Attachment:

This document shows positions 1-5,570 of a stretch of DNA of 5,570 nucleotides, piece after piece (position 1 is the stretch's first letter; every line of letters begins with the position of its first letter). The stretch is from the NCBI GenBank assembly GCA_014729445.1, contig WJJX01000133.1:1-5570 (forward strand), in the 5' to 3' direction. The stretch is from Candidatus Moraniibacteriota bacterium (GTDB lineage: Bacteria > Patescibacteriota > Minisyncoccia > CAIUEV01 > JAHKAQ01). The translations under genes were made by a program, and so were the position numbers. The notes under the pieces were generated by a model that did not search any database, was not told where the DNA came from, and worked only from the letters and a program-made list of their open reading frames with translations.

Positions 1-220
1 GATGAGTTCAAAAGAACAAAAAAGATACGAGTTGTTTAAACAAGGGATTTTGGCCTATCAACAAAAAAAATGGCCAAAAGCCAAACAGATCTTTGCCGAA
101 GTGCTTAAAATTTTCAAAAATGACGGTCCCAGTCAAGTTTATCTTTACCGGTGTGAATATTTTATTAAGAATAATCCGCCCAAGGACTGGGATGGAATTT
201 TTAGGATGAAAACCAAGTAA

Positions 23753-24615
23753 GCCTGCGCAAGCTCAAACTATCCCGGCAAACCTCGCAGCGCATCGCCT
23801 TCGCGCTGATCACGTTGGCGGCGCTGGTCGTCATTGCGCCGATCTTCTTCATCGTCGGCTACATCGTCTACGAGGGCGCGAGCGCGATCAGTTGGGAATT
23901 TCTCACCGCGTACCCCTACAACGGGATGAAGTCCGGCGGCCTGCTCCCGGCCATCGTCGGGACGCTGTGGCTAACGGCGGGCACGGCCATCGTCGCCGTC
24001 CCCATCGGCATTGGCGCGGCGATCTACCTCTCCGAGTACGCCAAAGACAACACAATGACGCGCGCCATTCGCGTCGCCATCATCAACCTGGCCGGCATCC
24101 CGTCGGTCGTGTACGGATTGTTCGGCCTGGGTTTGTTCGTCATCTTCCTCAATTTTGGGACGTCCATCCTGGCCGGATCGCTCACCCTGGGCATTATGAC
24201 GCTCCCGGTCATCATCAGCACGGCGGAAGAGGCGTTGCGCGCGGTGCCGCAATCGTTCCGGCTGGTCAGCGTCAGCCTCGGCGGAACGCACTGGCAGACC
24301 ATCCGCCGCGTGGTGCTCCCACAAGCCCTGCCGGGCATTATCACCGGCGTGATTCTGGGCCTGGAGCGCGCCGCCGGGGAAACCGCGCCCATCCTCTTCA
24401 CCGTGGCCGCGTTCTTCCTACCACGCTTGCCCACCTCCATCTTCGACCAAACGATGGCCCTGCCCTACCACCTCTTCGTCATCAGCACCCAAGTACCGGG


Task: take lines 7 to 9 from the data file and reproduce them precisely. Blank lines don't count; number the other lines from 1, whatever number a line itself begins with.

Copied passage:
23753 GCCTGCGCAAGCTCAAACTATCCCGGCAAACCTCGCAGCGCATCGCCT
23801 TCGCGCTGATCACGTTGGCGGCGCTGGTCGTCATTGCGCCGATCTTCTTCATCGTCGGCTACATCGTCTACGAGGGCGCGAGCGCGATCAGTTGGGAATT
23901 TCTCACCGCGTACCCCTACAACGGGATGAAGTCCGGCGGCCTGCTCCCGGCCATCGTCGGGACGCTGTGGCTAACGGCGGGCACGGCCATCGTCGCCGTC